The major inclusion criteria for participants were as follows: (1) histologically or cytologically confirmed CD20+ B-cell lymphoma; (2) achieved a CR/CRu according to the standard response criteria for NHL (International Working Group 1999 criteria)17 after standard treatment (including rituximab plus chemotherapy, chemotherapy alone, or other therapies); a CRu was confirmed by enhanced computed tomography or magnetic resonance imaging; (3) patients aged between 18 and 65 years; (4) Eastern Cooperative Oncology Group performance status 0 or 1; (5) at least 6 months of life expectancy as evaluated by investigators; and (6) previous anti-tumour therapies terminated (at least 4 weeks for chemotherapy, 16 weeks for rituximab or other targeted therapies, and 4 weeks for radiotherapy). Adverse events (AEs) associated with chemotherapy, surgery, radiotherapy, or targeted therapy had been alleviated to no more than 1 grade. The key exclusion criteria were as follows: (1) received transfusion, erythropoietin, granulocyte colony-stimulating factor (G-CSF), or granulocyte–macrophage CSF treatments within 14 days prior to enrolment; (2) received high-dose corticosteroid treatment (prednisolone > 10 mg/day or equivalent dose of other drugs) 28 days prior to enrolment; or (3) allergic or hypersensitive to rituximab or any other monoclonal antibodies (mAbs). Patients with a residual concentration of peripheral rituximab > 24 μg/mL were also excluded, however, they were allowed a re-selection after a washout period when the concentration of peripheral rituximab was lower than 24 μg/mL. The detailed inclusion and exclusion criteria are provided in the Supplementary information.


Eligible patients were randomized to either IBI301 or rituximab group (1:1) using an interactive web response system, stratified by previous rituximab use and CR/CRu status upon enrolment. In this double-blind study, the study drugs were repackaged in a unified way. Except for dispensing nurses, the investigators, subjects, independent review committee, and data analysts were all blind to treatment allocation.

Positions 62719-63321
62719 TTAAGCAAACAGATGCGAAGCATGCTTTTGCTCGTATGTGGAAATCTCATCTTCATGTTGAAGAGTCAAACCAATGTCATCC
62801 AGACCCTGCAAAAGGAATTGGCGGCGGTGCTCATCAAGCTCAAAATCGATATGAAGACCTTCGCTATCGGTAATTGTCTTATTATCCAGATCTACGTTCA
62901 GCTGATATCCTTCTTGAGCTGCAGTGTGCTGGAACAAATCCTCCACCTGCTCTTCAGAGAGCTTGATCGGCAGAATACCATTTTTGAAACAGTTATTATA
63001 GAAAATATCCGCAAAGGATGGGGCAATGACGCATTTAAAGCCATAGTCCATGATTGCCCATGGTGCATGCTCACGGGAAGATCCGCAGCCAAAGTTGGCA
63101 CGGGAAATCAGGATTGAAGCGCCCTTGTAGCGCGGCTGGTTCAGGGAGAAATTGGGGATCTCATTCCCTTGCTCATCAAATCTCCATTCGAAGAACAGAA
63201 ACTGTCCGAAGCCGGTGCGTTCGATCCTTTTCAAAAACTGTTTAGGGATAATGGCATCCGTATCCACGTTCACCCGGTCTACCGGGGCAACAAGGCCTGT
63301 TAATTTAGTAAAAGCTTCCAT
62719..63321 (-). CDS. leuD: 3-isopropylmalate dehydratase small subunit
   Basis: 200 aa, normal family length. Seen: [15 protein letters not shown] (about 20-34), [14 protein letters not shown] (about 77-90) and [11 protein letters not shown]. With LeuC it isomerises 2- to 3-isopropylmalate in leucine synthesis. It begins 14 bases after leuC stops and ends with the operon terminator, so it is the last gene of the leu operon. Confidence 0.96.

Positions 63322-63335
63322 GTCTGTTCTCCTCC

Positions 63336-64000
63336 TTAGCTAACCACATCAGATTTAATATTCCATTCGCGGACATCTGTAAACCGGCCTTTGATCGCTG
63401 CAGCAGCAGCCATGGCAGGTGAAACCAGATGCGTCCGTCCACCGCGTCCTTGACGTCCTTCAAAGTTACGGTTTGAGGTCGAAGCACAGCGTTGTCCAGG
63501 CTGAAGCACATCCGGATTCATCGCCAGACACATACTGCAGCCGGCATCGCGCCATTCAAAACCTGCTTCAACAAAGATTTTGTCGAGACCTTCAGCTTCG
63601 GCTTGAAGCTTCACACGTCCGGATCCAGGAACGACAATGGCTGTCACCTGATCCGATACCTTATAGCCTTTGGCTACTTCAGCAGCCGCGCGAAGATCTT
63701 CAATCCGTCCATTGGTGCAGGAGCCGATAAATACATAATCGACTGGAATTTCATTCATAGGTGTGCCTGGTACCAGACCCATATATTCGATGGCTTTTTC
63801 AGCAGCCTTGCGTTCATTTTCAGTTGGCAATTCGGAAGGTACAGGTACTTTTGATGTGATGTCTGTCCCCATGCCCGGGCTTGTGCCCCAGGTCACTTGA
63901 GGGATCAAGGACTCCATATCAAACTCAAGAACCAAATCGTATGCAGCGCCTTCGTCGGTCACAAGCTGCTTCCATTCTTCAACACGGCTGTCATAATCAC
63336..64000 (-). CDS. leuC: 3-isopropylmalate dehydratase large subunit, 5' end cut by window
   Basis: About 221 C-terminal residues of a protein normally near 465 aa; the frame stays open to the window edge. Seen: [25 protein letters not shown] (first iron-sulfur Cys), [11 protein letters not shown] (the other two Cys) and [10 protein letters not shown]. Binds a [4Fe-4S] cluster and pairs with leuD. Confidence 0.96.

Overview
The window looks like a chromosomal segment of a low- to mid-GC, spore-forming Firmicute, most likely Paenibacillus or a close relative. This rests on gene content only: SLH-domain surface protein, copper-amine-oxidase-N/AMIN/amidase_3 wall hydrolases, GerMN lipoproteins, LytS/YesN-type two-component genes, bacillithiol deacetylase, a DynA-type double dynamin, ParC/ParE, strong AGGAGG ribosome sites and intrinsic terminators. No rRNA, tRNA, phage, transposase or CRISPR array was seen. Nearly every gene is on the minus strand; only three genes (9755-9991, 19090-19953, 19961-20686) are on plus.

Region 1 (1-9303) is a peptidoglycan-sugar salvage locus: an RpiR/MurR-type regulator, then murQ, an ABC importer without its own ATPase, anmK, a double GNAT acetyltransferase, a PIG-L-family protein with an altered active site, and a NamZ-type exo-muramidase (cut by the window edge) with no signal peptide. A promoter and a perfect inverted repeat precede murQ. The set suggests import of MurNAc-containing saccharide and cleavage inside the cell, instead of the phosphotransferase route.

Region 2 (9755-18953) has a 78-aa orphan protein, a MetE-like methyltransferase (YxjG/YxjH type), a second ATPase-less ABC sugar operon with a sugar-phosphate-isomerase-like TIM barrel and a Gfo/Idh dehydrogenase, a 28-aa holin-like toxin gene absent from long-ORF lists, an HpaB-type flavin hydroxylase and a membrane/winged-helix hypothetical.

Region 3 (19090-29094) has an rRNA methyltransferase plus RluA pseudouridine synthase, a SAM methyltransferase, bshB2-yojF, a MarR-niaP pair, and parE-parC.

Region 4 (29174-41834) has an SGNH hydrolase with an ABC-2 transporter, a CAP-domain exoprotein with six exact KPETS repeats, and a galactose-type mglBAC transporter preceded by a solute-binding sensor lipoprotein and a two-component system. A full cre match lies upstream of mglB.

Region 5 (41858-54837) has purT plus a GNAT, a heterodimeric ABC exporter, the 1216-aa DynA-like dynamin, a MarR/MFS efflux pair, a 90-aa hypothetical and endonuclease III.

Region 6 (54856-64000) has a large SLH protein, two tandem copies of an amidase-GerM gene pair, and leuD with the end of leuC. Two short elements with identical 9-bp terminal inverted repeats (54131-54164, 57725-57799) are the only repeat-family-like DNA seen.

According to the pre-clinical data of IBI301, and the clinical dose recommendation (375 mg/m2) of rituximab (HoffmaNN-La Roche, BASEL, Switzerland) for lymphoma treatment, the IBI301 dose was set at 375 mg/m2. The study included two phases: PK phase and extension phase. In the PK phase, each participant received once IBI301 or rituximab (375 mg/m2) intravenously; PK, PD, safety, and immunogenicity were evaluated 13 weeks after drug administration. The extension phase was performed for the sake of ethics to ensure the interest of patients who could continuously benefit from the drugs under the judgment of investigators. During the extension phase, the participants received IBI301 or rituximab (375 mg/m2) maintenance therapy, once every 3 months, and up to three infusions.

PK and PD analyses